Mar 01, 2022 9:35 AM

Read time: 4 minutes


Elyse D’Astous
Elyse D’Astous

Life doesn’t always take a straight path. Sometimes you are drawn to a place by chance. Sometimes an event has such an impact, it changes your way of thinking. Sometimes you just realize you’re meant to do something else—something more. This applies to Elyse D’Astous, a clinical research coordinator at Huntsman Cancer Institute.

Elyse’s introduction to the medical field started at a young age. Her dad is a surgeon and her mother a nurse.

“I got my undergraduate degree in kinesiology. I became interested in sports psychology and got my masters in that, studying motivation and injury.” After her master’s, Elyse started to panic—like most people faced with deciding the next big step in life. After applying for several jobs, she became a research coordinator in the Department of Obstetrics and Gynecology at the University of Utah.

“During my year there, everyone raved about Huntsman Cancer Institute. When I learned their goal was to eradicate cancer and minimize the burden of this disease, it spoke to me.” In 2006, Elyse’s uncle passed away from cancer that had spread to his liver, bones, and eventually his brain. When she started exploring opportunities at Huntsman Cancer Institute, one of her best friends was diagnosed with breast cancer at just 26 years old.

At the time, Elyse admits, “I didn’t even know what clinical trials were!” The year 2022 marks her fifth working in clinical trials at Huntsman Cancer Institute.

It may be paperwork and phone calls most days, but those duties are vital steps in the clinical trials process.

"It is a job that has great purpose and great meaning. You meet people on some of their worst days. Every now and then you lose someone. But when you can give them hope with any bit of positive news, it means everything."

Elyse D’Astous

“Our job is to enroll patients on clinical trials. It usually starts with a referral from their doctor. We introduce the study in more detail and provide them with a consent form, which outlines the background of the study as well as the expectations and procedures, among other things. If they are interested in participating, we set up another meeting to review the consent form and start scheduling screening procedures to assess their eligibility.”

The screening procedures usually include doctor visits, scans, lab work, and other tests. If the patient meets all criteria, the investigators will sign the eligibility documents and the coordinator can then register the patient to the trial. Once a patient starts a clinical trial, Elyse or another coordinator goes to the appointments, recording any adverse effects from the treatment or medication. Referring to the study protocol, the coordinator works with the clinic team to evaluate whether the patient can continue on the trial’s intervention.

“I’m just a small part of a huge team. The great part about Huntsman Cancer Institute is that we work closely with doctors, nurses, specimen processors, pharmacists, billing specialists, regulatory coordinators, and others. We are in constant communication with different groups to organize everything and take care of our patients.”

Most patients Elyse meets are excited to be part of a clinical trial—anything that can possibly help with their treatment. But some are more apprehensive about the process.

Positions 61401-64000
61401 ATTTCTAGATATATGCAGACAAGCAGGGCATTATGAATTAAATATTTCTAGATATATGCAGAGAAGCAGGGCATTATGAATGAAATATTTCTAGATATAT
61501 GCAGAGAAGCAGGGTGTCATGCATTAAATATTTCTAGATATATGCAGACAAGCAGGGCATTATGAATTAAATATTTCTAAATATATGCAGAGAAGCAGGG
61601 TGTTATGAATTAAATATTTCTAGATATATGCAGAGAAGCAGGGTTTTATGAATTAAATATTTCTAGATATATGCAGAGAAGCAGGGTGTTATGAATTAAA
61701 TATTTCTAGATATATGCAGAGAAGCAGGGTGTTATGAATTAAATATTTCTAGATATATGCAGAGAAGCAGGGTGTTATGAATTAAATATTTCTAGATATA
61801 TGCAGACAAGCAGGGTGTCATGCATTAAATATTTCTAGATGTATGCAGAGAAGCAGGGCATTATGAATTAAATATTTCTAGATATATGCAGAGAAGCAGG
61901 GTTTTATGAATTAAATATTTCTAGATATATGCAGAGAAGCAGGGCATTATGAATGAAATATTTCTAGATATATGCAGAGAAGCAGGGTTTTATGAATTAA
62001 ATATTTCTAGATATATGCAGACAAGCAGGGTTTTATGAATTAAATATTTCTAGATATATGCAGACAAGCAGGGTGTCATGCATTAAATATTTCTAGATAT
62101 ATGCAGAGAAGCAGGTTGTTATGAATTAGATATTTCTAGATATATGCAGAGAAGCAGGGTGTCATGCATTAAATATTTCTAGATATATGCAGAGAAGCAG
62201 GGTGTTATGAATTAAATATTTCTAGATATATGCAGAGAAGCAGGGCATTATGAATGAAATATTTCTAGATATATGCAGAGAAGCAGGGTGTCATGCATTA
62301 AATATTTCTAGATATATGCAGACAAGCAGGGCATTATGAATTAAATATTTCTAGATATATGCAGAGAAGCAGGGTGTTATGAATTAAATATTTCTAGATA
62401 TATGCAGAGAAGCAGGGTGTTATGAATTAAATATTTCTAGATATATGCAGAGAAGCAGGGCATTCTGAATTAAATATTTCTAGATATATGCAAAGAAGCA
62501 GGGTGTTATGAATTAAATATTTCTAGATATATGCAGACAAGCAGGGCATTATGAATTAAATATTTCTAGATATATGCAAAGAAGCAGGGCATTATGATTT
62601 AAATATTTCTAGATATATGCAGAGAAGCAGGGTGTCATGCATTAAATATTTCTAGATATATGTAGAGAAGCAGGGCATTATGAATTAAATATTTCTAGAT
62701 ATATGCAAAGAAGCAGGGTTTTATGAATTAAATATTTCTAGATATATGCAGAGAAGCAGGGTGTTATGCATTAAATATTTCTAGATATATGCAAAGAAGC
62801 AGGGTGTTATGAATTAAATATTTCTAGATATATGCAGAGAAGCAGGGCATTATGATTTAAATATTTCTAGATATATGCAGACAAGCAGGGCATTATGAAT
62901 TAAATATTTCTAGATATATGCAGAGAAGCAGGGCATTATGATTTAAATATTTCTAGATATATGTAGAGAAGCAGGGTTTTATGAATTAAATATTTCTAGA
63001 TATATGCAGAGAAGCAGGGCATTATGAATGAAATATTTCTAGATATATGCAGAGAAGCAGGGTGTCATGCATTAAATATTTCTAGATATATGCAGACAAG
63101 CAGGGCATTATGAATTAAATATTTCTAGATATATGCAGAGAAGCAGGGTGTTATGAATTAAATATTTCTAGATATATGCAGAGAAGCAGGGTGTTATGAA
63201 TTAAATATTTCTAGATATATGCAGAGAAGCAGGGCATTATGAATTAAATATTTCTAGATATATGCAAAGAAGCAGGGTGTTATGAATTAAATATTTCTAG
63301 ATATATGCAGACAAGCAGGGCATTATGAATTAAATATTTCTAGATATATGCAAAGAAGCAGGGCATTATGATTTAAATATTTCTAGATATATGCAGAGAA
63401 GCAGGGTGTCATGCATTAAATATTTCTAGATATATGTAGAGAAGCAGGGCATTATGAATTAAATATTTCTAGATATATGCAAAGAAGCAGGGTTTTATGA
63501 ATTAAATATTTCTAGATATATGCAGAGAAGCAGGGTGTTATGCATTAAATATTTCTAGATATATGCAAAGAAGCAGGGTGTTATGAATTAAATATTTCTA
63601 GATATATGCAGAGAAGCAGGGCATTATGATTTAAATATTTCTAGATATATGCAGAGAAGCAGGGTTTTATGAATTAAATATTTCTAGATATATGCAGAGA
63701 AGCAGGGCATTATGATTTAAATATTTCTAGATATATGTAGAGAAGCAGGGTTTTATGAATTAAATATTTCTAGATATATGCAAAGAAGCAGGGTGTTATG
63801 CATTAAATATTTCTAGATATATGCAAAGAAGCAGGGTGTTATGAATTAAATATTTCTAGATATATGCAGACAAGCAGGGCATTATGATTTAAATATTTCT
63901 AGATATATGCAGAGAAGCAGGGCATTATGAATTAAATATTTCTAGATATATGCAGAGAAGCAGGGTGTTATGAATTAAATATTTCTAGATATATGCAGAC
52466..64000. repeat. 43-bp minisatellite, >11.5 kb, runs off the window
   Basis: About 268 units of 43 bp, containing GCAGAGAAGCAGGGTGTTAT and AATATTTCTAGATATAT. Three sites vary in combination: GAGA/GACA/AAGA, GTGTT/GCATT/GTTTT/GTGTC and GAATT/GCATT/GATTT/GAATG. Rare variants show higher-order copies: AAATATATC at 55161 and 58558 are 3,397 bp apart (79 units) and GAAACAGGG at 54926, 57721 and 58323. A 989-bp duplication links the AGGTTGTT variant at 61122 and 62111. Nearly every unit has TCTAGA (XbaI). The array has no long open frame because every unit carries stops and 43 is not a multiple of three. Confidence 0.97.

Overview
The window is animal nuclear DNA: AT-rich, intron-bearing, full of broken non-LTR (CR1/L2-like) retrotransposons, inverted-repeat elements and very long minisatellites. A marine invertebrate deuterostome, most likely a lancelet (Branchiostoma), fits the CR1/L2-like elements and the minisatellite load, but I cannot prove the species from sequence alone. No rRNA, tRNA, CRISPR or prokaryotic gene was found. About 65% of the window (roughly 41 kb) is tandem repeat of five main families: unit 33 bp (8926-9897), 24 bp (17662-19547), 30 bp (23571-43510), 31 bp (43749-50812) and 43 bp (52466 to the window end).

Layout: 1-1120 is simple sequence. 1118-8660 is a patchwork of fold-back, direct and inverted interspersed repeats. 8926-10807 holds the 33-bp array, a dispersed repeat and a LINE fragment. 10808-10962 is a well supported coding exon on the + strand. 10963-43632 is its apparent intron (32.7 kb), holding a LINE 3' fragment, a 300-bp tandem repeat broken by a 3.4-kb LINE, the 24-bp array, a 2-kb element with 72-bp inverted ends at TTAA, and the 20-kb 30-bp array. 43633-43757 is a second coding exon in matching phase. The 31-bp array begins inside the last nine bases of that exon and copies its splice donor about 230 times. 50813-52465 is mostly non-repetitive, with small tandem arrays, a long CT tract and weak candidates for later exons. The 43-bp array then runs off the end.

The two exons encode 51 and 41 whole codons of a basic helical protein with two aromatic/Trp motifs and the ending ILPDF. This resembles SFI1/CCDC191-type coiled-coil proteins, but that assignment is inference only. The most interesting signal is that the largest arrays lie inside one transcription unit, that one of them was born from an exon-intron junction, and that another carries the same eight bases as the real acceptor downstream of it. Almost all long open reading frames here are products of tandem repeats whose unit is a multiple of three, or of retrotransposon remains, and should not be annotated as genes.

“I understand, and want people to know we never see them as test subjects or numbers. As part of a trial, you often have access to even more resources for your care. You’re having more one-on-one visits with specialists, more tests, more labs, and you have the opportunity to try the next potential breakthrough drug.”

Most cancer types have different subgroups and many can be staged, often 0 through IV. Elyse works primarily with stage IV breast cancer patients. Clinical trials are also divided into phases, I through IV. Pre-clinical trials evaluate new drugs in the laboratory, phase I clinical trials assess its safety in humans, phase II analyzes the drug’s efficacy, and phase III determines whether this new drug is a better choice than what is currently available.

Elyse may help 30 or more patients at a given time and follows up with some patients for many years to see how they are doing. Most trials run on strict schedules, so patients need tests, procedures, or medicines right away. Elyse and the other clinical research coordinators have to get the ball rolling as quickly as possible.

“There are a lot of moving parts. There is a weight on our shoulders and it can be hard. There are times when I have had doubts, but we have to do our part to make the process move as smoothly as possible for these patients. Thankfully, in this position you feel respected, supported, and involved. I am so grateful for our providers, our team, and everyone I interact with.”

The relationships with patients are what make this job special for Elyse.

“I think that’s the most important aspect of my role—forming bonds with people and providing them with opportunities for novel treatments. Even the trials that don’t work provide valuable insight that can help someone else, maybe someone’s son or daughter. It is a job that has great purpose and great meaning. You meet people on some of their worst days. Every now and then you lose someone. But when you can give them hope with any bit of positive news, it means everything.”

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